not the developing world," Wallstrom added.

The European Parliament passed legislation in July approving the sale of
GM foods in five years' time, provided those with a GM content of 0.9
percent or more are clearly labelled. But the US filed a suit in June with
the WTO, saying a five-year moratorium on approvals of new GM crops
maintained by the EU had deprived it of a potential US$300-million export
market. Britain will publish the results tomorrow of three-year field
scale trials of three GM crops -- maize, oil seed rape and sugar beet.

**********************************************

An Alliance Against Hunger

- Accra Mail (Ghana), Oct. 13, 2003 (Sent by Apel)

"How is it possible in this day and age that so many of our fellow human
beings remain hungry?" Jacques Diouf, Director General of the Food and
Agriculture Organization (FAO) asked when commenting on this year's theme
for the celebration of the World Food Day scheduled for Thursday October
16.

The sentiments expressed by the FAO Director General can be properly
appreciated if one takes a look at the current global food situation at a
time when technological advancement has led to cloning and modification of
plant genetics.

Current statistics indicate that in spite of the fact that total world
food production is more than is required to provide the world's population
with diets adequate for good living, an estimated 840 million people do
not have enough to eat.

The majority of these hungry people live on our continent. Too many
children die from malnutrition and very many adults never reach their full
potential. It is doubtful whether the world can achieve the target of
cutting by half the number of hungry people by the year 2015 in line with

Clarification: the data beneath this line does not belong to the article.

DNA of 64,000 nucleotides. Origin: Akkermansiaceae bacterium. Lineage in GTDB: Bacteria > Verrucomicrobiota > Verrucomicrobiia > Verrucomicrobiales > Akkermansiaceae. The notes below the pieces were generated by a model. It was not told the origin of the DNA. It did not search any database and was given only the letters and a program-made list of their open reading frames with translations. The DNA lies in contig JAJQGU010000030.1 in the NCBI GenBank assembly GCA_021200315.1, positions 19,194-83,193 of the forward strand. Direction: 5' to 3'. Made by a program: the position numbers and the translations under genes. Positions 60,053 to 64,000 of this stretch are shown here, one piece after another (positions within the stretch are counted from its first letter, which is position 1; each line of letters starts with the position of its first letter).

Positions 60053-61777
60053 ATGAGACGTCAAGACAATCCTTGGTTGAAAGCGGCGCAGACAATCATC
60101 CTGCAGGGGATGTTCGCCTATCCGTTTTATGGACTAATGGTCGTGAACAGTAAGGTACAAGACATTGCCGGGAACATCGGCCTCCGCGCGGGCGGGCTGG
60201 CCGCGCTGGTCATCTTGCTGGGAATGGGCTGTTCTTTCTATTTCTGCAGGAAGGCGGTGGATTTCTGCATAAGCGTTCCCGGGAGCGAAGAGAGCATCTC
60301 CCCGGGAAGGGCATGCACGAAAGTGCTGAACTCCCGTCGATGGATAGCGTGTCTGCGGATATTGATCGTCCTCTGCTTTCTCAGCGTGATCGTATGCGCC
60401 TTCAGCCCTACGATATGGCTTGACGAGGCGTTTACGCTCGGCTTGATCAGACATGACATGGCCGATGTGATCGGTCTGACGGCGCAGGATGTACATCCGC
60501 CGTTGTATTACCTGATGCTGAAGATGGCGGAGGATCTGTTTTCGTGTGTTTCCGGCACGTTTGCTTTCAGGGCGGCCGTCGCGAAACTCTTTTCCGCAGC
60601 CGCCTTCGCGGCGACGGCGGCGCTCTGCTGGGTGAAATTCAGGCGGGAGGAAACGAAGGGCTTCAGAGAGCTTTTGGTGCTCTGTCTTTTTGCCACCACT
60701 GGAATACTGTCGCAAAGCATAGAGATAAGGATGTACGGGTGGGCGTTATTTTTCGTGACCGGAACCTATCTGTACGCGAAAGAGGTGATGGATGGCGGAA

the millennium goals set by the World Food Summit in 1996 which was
attended by representatives of 185 countries.

The theme chosen for this year's celebration of World Food Day,
International Alliance Against Hunger, should therefore be seen as an
attempt to bring together the strengths of different groups all over the
world to gain momentum to achieve the common goal of eliminating hunger in
all forms.

Such an alliance, it is hoped will include all partners working in
concert: food producers, consumers, international organizations,
governments, private firms, scientists, academics, individuals, religious
groups, NGOs, donors as well as policymakers from both rich and poor
countries.

In times past, conferences have been held from time to time with the view
to eliminating hunger from the world. These conferences have sought to
exploit resources of various international organizations and nations with
a track record of high food production to assist other nations to improve
their food yield and help save millions of people from starvation.

The need for an alliance to combat hunger has been felt for so long and
talked about in so many conferences that when world leaders met in 2002 to
review five years of the World Food Summit, they entitled their final
declaration an "International Alliance Against Hunger" The choice of
International Alliance Against Hunger is appropriate for many reasons.

It is hoped that such an alliance will strengthen political will and